I have been taking a closer look at HBCU 4 year institutions and am looking at their 6 and 8 year completion rates (C200_4 & C150_4). I have noticed that several of the 8 year completion rates are lower than the 6 year rates. Why would this be true? Shouldn't the 8 year completion rates always be higher?

2 Answers 2


I don't know about the exact schools or years that you are looking at, but in general this situation can easily if the 6-year graduation rate is based on looking at the students who entered in e.g. the fall of 2013 and graduated by 2019; and if the 8-year graduation rate is based on the students who entered in fall of 2011 and graduated by 2019.

Those are exactly the entering and graduating classes that every college submitted in their IPEDS surveys last year. If you're looking at the latest data in the College Scorecard you're probably looking at those years.

And as the example shows, those are two completely different groups of students! Maybe the students who entered in the fall of 2011 didn't do so well and had a low graduation rate whereas the ones who entered in the fall of 2013 enjoyed campus with better support and programs ... or maybe the fall 2013 students were just better.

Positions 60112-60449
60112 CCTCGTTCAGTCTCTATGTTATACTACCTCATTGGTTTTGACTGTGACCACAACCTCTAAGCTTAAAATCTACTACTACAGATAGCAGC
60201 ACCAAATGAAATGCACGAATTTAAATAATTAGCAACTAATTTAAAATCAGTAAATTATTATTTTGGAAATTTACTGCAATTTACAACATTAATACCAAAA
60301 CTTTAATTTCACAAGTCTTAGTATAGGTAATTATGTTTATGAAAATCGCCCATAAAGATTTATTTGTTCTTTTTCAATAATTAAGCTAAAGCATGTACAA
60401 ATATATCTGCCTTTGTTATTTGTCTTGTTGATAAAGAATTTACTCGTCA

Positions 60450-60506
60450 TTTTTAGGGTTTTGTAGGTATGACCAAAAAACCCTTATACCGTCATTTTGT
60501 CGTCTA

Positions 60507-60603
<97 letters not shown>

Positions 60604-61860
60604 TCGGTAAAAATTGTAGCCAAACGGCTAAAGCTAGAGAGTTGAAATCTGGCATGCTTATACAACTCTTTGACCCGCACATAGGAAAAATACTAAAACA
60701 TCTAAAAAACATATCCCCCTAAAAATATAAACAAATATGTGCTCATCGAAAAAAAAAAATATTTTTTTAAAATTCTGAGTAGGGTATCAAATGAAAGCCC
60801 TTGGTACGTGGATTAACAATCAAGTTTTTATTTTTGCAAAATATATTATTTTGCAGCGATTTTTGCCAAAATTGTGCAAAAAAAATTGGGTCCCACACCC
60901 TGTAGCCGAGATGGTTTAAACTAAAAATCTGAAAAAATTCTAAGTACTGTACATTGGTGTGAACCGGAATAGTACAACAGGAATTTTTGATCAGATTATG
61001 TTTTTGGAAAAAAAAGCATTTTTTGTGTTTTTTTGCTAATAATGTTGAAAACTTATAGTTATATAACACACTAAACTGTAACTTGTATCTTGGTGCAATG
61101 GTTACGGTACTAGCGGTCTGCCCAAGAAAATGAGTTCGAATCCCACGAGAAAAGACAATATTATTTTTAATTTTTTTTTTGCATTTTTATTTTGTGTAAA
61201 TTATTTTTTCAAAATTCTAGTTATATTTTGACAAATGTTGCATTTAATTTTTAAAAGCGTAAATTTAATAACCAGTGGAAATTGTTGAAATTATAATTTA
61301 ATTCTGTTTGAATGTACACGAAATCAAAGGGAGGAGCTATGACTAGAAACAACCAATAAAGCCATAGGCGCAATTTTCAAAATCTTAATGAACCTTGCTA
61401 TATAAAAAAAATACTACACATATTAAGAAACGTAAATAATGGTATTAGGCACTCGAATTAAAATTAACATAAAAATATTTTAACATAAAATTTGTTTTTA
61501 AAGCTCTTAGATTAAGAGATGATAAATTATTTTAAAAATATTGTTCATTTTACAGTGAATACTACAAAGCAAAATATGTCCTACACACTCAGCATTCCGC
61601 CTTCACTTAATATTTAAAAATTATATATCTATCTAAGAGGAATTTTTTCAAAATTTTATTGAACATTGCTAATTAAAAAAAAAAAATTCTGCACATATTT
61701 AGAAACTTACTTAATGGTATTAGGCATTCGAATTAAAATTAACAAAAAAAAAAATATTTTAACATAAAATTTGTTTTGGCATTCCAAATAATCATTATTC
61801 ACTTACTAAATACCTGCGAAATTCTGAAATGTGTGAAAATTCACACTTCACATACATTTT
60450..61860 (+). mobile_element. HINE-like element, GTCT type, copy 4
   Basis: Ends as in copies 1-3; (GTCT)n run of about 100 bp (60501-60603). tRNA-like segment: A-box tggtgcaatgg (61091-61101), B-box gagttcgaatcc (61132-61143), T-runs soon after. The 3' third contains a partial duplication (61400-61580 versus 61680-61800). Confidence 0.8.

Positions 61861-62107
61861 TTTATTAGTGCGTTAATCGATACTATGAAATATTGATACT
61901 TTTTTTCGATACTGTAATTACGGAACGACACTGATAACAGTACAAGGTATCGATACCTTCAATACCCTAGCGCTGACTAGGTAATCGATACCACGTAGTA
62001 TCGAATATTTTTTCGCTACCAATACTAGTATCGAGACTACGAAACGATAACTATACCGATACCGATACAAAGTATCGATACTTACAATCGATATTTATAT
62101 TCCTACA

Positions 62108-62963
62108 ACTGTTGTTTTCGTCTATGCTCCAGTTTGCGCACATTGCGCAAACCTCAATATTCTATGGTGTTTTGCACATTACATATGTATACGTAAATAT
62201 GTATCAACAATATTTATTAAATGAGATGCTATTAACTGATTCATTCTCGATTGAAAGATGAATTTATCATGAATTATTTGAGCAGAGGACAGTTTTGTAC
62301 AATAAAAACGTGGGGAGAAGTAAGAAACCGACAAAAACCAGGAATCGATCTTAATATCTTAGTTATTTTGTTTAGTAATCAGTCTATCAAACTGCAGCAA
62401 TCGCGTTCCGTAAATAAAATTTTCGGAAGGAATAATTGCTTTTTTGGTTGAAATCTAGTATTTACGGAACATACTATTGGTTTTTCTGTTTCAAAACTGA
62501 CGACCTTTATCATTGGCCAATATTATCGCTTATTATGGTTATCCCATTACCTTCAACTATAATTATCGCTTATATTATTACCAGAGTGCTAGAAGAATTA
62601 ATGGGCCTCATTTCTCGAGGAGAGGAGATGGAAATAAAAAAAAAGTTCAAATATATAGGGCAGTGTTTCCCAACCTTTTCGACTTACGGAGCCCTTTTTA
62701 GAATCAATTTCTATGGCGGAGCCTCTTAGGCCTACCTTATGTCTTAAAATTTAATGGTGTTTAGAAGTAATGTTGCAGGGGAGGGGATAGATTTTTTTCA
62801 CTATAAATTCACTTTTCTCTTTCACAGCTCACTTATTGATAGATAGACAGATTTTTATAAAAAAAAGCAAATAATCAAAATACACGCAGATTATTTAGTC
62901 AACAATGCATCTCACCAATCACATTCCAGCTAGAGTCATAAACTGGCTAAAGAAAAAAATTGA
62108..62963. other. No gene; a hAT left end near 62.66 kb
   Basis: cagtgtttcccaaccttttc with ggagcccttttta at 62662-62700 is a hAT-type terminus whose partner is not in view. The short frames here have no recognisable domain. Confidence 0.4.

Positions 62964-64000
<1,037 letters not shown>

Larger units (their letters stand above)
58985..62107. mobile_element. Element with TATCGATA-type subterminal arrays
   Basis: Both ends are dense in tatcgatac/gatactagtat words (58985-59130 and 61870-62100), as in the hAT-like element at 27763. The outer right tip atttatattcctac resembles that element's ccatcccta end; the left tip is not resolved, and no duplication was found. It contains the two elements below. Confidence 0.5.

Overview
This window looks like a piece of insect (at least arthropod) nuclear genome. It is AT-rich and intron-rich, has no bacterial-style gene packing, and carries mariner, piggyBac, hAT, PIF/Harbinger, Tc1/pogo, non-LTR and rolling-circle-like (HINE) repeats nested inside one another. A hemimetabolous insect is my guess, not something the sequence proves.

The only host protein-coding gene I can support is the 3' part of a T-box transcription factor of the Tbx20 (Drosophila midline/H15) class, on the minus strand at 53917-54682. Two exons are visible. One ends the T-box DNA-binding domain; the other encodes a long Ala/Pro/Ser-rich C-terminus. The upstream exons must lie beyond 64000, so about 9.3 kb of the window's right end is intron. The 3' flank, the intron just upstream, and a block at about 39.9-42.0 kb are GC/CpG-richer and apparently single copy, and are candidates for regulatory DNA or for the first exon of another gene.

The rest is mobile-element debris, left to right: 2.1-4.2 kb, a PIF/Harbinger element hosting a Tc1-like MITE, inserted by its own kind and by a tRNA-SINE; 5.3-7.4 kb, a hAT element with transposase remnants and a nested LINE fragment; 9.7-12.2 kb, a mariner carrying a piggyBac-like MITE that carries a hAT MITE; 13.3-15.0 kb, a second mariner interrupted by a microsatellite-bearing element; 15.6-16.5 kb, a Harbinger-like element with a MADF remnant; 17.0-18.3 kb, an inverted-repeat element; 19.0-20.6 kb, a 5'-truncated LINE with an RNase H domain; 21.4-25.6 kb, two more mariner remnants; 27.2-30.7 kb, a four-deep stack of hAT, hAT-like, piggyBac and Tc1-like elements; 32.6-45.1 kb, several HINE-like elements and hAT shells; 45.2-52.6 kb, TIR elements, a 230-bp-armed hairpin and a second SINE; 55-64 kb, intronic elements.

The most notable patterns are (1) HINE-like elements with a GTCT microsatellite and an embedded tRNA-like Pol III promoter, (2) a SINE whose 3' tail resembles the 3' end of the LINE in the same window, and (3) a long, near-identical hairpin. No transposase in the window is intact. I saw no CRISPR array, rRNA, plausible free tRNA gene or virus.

And thus the 6-year graduation rate of the fall 2013 cohort could be higher than the 8-year graduation rate of the fall 2011 cohort.

  • This makes so much sense. I checked the 6 year graduation rate of fall 2011 (graduated 2017) to the same fall 2011 class of the 8 year graduation rate (graduated 2019) for the group of schools I'm interested. The 8 year graduation rate was always greater than or equal to the 6 year graduation rate. Thanks for the
    – Monica B
    Commented Dec 7, 2020 at 22:02

To add to what Mike Tamada said, depending on the school you will only see minimal improvement in grad rates between years 6 and 8 as they approach what will be the final completion rate (as in even if you ran it out to 20 years, the % after year 6 isn't going to change much). When I've looked at data there is a big jump between years 4 and 5, then not much 5 to 6 and probably even less above 6.

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